The U.S. Food and Drug Administration just green-lit a clinical trial at Columbia University to determine whether the plasma collected from Covid-19 survivors can effectively protect health care workers on the frontlines and alleviate symptoms in those who are severely ill.
The study is funded by $2.5 million from Amazon.
Using convalescent plasma -- a component of blood -- as a treatment is a decades-old idea, and has been used to treat other diseases like influenza and measles. When a patient recovers from a disease, they produce antibodies to fight the presence of the antigen that caused the disease, and those proteins will remain in the blood for a few months.
The hope is that plasma from recovered coronavirus patients can be transfused into severely ill patients, helping them recover more quickly. It could also help health care workers develop some immunity. It's not an alternative to a vaccine, but researchers believe that the approach has potential.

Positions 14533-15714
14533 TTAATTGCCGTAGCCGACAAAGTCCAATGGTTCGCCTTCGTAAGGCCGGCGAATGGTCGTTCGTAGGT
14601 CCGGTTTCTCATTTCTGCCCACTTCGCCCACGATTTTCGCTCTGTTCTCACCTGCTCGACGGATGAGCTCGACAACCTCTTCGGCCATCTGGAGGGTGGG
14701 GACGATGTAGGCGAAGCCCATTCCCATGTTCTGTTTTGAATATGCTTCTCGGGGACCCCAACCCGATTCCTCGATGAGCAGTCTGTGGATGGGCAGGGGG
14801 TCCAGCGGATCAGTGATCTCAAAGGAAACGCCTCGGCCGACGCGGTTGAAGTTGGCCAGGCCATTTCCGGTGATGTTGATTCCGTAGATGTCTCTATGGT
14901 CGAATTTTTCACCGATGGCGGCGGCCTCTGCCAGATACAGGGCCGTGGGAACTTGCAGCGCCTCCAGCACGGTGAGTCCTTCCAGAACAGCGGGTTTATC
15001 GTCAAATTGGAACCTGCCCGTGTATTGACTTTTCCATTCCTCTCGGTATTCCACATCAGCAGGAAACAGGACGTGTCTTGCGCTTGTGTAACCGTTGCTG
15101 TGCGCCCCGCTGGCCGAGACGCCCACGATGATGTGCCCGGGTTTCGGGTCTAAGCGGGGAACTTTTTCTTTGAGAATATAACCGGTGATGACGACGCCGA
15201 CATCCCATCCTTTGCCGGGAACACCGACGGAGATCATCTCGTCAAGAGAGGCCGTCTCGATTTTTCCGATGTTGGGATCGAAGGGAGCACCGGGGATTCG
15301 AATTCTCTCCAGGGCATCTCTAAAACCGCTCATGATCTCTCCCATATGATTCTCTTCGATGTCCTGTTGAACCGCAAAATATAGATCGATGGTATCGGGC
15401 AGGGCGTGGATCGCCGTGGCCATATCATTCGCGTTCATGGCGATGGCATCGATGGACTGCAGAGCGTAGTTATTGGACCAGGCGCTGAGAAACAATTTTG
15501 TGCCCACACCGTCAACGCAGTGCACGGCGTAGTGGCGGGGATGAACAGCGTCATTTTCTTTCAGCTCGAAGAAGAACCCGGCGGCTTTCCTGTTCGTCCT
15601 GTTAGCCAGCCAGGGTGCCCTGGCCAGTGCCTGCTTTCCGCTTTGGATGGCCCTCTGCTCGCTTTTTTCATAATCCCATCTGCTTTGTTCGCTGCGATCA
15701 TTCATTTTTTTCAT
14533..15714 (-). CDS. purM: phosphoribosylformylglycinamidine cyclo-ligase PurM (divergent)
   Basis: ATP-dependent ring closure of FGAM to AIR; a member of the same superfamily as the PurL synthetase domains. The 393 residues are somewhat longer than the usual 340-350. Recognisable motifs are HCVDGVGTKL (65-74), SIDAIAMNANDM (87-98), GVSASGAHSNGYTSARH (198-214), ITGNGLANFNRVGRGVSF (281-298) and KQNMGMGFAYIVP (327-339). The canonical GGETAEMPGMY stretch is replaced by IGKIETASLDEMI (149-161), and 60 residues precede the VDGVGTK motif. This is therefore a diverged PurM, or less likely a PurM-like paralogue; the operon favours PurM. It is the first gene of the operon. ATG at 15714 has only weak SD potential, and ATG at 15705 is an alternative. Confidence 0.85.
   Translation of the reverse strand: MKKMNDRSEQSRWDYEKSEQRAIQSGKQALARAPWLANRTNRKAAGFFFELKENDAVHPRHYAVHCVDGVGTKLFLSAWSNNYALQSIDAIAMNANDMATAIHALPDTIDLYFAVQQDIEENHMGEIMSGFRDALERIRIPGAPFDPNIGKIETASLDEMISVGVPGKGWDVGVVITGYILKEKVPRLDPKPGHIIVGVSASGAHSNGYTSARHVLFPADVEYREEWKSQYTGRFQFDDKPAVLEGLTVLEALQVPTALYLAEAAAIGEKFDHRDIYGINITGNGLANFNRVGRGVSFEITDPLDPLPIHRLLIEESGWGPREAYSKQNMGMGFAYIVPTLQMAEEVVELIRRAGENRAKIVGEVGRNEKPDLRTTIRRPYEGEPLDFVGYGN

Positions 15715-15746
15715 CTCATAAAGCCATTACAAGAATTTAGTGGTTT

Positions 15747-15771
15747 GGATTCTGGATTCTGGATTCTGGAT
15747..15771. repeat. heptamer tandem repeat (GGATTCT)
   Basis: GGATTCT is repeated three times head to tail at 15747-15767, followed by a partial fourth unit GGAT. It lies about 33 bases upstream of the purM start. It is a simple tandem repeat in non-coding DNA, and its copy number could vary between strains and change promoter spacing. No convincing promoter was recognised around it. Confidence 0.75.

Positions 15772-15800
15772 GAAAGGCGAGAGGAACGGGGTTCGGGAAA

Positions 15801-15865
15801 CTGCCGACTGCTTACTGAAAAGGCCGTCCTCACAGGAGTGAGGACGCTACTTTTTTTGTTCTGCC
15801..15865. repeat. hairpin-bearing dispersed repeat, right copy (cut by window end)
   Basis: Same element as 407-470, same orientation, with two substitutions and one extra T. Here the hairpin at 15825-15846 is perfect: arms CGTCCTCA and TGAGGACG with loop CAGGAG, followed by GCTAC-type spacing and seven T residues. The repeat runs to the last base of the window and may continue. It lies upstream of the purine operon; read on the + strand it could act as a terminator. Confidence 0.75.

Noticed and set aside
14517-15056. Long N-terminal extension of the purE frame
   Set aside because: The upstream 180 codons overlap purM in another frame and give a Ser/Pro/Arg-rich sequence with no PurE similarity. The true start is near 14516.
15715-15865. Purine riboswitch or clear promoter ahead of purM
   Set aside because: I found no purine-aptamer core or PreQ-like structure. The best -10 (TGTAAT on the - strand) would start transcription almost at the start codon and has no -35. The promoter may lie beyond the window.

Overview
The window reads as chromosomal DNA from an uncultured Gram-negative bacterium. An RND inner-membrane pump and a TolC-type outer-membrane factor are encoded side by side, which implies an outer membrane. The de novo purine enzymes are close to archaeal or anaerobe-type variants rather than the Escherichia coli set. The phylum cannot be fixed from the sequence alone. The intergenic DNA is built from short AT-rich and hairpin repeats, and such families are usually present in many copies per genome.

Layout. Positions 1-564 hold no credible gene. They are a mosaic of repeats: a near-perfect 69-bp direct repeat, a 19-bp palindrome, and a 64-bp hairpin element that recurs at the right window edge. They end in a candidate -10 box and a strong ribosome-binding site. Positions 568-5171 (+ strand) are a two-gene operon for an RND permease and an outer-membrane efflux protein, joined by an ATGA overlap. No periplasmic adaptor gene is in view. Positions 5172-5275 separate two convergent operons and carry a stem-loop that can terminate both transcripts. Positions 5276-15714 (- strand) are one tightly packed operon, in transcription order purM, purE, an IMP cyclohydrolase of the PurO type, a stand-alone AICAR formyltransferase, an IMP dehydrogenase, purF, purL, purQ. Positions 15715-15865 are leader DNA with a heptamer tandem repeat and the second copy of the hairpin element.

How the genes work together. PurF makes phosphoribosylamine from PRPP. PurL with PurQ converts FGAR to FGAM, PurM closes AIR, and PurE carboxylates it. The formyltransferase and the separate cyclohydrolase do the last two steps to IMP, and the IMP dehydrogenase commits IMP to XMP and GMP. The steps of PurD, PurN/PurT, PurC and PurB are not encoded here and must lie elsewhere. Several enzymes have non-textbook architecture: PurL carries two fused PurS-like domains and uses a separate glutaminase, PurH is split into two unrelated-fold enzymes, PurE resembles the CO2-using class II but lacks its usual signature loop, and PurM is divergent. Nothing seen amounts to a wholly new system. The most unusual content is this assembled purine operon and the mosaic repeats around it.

The trials will be led by epidemiologist Dr. Ian Lipkin, MD, a professor at the Columbia Mailman School -- and one of the key advisors behind the movie "Contagion" -- in collaboration with the Center for Infection and Immunity, the school of public health at Columbia University, Columbia's Irving Medical Center and the New York Blood Center.
Columbia isn't the first research site to test plasma, but New York could be an ideal site given the number of people in the area have been exposed to the virus. New York was one of the early hotspots for Covid-19, and has now recorded more than 145,000 confirmed cases.
Throughout the course of the trial, 450 people -- severely ill patients, close contacts of those patients and health care workers -- will receive either convalescent plasma or a placebo.
"We appreciate the FDA's approval of this trial, which has the potential to help us protect courageous frontline healthcare workers and first responders during this crisis," says Lipkin in a statement.
"Plasma therapy is a long-established approach, developed by Paul Ehrlich and Emil von Behring for treatment of diphtheria and recognized in 1901 by the first Nobel Prize in Physiology or Medicine. Just as Covid-19 has taken us back to classic methods for outbreak containment like isolation, through a novel use we are rediscovering the lifesaving potential of a classic strategy like plasma therapy," he continued.
Amazon's cloud and health care teams have moved to support various projects that seem promising to test and treat for Covid-19. Among other things, Amazon Web Services has donated $20 million to support the development of diagnostic solutions.